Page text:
Then there are the rising energy prices and the fact that crypto mining is an energy hog of enormous proportions. The tens of thousands of specialized computer machines that create cryptocurrency and manage operations run 24 hours a day. Bitcoin, the world’s largest, uses about 150 terawatts of electricity annually, more than Argentina, a country of 45 million. And this energy production is also high in emissions, producing 65 megatons of carbon dioxide, comparable to Greece’s emissions. In Texas alone, cryptominers can increase power demand by the middle of next year by 6 gigawatts, the equivalent of adding another Houston to the grid.
It’s important to remember that this brave new world is a work in progress, and it’s in its early days. Many of the above issues, transparency, volatility, data accuracy and regulation (or lack thereof) also affect traditional finance as a matter of doing any investment business. And efforts are underway to resolve the above issues. For example, the Values Reporting Foundation’s ongoing consolidation and harmonization of ESG data aims to answer questions about the data needed to make digitized investing work.
DevvESG, a company represented on the panel, was defined as “a verifiable source of truth for ESG data and benchmarks” by Belem Tamayo, Director of International Partnerships at parent company Devvio. Its approach, called the AIR methodology, offers “best-in-class” ESG in benchmark analysis, guidance, tools and data through an open platform, according to the company’s marketing materials.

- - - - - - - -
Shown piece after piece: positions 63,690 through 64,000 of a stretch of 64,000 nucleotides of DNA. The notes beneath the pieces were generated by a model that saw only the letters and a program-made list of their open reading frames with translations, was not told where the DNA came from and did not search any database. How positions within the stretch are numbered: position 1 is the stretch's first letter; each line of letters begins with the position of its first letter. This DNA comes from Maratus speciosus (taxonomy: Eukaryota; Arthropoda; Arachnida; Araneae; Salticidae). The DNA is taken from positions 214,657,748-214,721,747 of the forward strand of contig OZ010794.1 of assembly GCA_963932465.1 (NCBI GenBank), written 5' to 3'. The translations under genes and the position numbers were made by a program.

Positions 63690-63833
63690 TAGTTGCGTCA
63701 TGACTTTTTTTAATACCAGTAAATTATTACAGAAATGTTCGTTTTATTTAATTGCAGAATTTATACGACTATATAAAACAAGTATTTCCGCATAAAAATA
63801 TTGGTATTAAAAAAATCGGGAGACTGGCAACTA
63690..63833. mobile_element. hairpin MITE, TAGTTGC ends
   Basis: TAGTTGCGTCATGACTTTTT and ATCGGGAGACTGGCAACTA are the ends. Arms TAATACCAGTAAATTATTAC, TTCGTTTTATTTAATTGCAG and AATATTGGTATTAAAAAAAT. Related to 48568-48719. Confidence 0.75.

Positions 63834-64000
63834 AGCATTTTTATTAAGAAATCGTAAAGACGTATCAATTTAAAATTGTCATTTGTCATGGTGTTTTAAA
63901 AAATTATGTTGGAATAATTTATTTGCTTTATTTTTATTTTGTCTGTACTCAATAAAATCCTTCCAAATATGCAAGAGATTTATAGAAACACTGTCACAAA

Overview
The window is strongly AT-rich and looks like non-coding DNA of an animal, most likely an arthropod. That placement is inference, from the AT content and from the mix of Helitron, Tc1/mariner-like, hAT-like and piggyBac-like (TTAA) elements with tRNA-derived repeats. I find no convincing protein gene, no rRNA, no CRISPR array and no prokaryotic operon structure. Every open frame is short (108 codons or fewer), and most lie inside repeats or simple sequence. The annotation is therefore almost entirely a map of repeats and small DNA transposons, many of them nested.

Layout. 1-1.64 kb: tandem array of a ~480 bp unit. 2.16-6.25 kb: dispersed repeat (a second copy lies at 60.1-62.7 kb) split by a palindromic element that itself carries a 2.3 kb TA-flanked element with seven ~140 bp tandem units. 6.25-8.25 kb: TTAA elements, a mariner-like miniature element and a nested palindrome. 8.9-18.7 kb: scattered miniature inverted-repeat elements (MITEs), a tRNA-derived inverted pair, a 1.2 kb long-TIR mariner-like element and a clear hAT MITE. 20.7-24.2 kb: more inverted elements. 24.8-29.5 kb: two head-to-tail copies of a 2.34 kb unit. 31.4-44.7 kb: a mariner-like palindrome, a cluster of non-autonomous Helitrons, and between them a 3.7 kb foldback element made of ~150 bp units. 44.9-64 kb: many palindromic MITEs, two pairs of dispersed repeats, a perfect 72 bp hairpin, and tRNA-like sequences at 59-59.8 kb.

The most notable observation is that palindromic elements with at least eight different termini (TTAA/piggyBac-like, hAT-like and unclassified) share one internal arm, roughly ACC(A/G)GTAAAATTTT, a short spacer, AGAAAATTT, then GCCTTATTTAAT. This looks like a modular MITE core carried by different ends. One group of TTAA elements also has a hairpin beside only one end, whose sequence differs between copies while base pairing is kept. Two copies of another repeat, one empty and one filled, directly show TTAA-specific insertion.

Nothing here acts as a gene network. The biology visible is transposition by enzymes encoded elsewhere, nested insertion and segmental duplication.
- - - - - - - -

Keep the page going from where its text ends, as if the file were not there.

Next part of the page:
Credible data, open platforms, democratization: these are qualities that lend themselves particularly well to the values of green finance in its various products and objectives. If crypto is to serve as the foundational currency of FutureFi, its issues must be addressed so that these aspects can effectively drive innovation, allowing the many varieties of crypto-based green investment products and services to thrive the most.
Here’s the thing: This paradigm-shifting investment disruption is underway. The enthusiasm, intelligence and drive to drive it forward from a young generation of financial professionals I saw at GreenFin 22 gave a great clue as to what will drive its ultimate success. I have no doubt that the speed drops in their development phase will flatten out. Prepare for a learning curve as you get up to speed with FutureFi, now underway.